Kim Jong-Un presiding over a target strike exercise conducted by the special operation forces of the Korean People's Army (KPA) at an undisclosed location
Kim Jong-Un presiding over a target strike exercise conducted by the special operation forces of the Korean People's Army (KPA) at an undisclosed location

Executive Summary

North Korea’s announcement that it is developing a vaccine for COVID-19 has focused renewed attention on Pyongyang’s purported biological weapons (BW) program. Over the past three years, three major news stories on the North Korean BW threat have been published in the United States, most recently by Politico in July 2020.

This report discusses what the two countries with the greatest security interests on the Korean Peninsula, the United States and the Republic of Korea, have said publicly on the issue over the past 20 years. It also examines whether the policy responses adopted by the two governments have been consistent with concerns that North Korea has an advanced BW program, as these media reports have claimed. Five themes emerge from this review:

Many of the terms used by the US government in discussing the possibility that North Korea and other countries are developing or possess biological weapons are highly ambiguous. This is especially true of the term “biological warfare program,” which the US has used repeatedly for decades without ever defining what constitutes such a program. However, based on a definition by United Nations (UN) inspectors investigating Iraq’s BW activities, probably the most that can be said in the case of North Korea is that it may have or have had a BW program.
There is a high degree of uncertainty about what the purported North Korean BW program actually entails. This is reflected in the many qualifications used by US government agencies in their public comments on the North Korean program. Even more uncertainty surrounds what is known, or what US officials are willing to say publicly, about actual North Korean stocks of biological weapons. The same uncertainty has been apparent in South Korean government reports on the North Korean BW threat over the last 14 years.
There is a lack of consistency in the public assessments of the US and South Korean governments or between the assessments and the policy responses of those governments. The most striking US example of this is the inconsistency in the State Department’s unclassified arms control reports, which have gone from charging North Korea with having a mature offensive BW program to focusing for nearly a decade simply on the DPRK’s biological research and development (R&D) infrastructure to, more recently, repeating its BW accusations from 20 years earlier. South Korea, for its part, has gone from accusing North Korea of maintaining BW facilities and stocks to referring only to BW agents the DPRK is able or suspected of being able to develop and produce.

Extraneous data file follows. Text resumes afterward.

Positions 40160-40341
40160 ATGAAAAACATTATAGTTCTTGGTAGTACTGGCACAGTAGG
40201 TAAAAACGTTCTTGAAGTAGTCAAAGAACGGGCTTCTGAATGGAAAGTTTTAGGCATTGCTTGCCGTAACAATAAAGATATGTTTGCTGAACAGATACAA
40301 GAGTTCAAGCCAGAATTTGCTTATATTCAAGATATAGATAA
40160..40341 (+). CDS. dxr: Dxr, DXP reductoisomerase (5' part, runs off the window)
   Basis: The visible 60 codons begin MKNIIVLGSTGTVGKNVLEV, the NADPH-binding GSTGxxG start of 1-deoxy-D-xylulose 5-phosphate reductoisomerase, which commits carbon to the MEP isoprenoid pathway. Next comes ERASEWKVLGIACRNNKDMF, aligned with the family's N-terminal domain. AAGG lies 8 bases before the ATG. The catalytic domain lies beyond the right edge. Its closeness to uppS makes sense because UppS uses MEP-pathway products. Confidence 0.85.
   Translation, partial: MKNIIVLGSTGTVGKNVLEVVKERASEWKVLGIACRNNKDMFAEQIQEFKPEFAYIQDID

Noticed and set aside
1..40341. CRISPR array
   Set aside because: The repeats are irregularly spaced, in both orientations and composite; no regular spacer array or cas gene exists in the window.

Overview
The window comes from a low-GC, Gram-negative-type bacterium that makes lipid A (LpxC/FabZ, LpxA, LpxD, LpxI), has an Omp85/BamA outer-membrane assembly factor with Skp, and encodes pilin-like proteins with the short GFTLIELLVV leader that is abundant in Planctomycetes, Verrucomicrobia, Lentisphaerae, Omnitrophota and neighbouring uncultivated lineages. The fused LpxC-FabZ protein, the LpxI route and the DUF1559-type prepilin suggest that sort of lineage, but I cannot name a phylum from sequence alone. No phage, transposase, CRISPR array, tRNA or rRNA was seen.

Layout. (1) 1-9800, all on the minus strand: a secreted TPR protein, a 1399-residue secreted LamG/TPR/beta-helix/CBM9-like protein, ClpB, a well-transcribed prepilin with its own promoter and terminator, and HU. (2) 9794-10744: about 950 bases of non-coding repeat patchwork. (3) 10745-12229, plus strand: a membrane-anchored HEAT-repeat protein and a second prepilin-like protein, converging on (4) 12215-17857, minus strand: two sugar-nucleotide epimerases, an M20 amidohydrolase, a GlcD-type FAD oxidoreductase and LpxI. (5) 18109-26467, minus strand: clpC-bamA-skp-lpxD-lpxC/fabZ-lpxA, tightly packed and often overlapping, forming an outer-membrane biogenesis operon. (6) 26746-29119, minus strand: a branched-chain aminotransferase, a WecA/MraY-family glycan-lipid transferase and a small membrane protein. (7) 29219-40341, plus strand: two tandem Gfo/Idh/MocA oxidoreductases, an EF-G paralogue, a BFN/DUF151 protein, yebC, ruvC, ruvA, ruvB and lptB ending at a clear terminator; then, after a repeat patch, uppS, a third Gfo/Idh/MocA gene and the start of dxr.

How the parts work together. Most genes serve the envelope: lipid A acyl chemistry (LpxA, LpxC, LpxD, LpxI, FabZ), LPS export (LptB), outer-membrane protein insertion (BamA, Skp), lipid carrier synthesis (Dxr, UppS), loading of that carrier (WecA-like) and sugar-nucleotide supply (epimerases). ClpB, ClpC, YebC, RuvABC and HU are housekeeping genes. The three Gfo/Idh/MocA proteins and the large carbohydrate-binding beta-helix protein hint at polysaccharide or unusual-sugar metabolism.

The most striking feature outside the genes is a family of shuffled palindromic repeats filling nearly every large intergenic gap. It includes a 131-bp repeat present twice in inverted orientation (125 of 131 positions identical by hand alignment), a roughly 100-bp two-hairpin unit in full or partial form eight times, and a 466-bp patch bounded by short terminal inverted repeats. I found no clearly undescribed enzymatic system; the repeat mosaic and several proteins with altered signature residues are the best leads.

There have been conflicting assessments between government agencies on the North Korean BW issue. For example, after 12 years of not mentioning the subject in the annual threat assessment testimony to Congress, in 2018, the director of national intelligence (DNI) reiterated earlier statements regarding the ability of North Korea’s biotechnology infrastructure to support a BW program. However, in 2019, the DNI said nothing on the subject, even as the State Department was charging North Korea with developing, producing and possibly weaponizing BW agents.
Most importantly, the US government has finally acknowledged what has been clear for many years—that the US has only fragmented insight into North Korea’s BW capabilities and intentions. This is, in part, a reflection of the challenges posed by collecting intelligence on facilities, equipment and materials that can be used for both civilian and military purposes. Moreover, given the closed nature of North Korean society, it is unlikely that the US or South Korean governments would know without reliable sources on the ground whether North Korea has given BW development and production a high degree of priority.
In the final analysis, North Korea may once have had and may still be pursuing a biological weapons capability. It is also possible that North Korea never moved beyond R&D on biological agents and the establishment of a biotechnical infrastructure that could support future BW production. It is also possible that the North Korean program never moved beyond planning or, whatever its previous nature, the program has essentially ended. But one thing seems clear—nothing in the official public record to date indicates that North Korea has an advanced BW program, notwithstanding media reports to the contrary.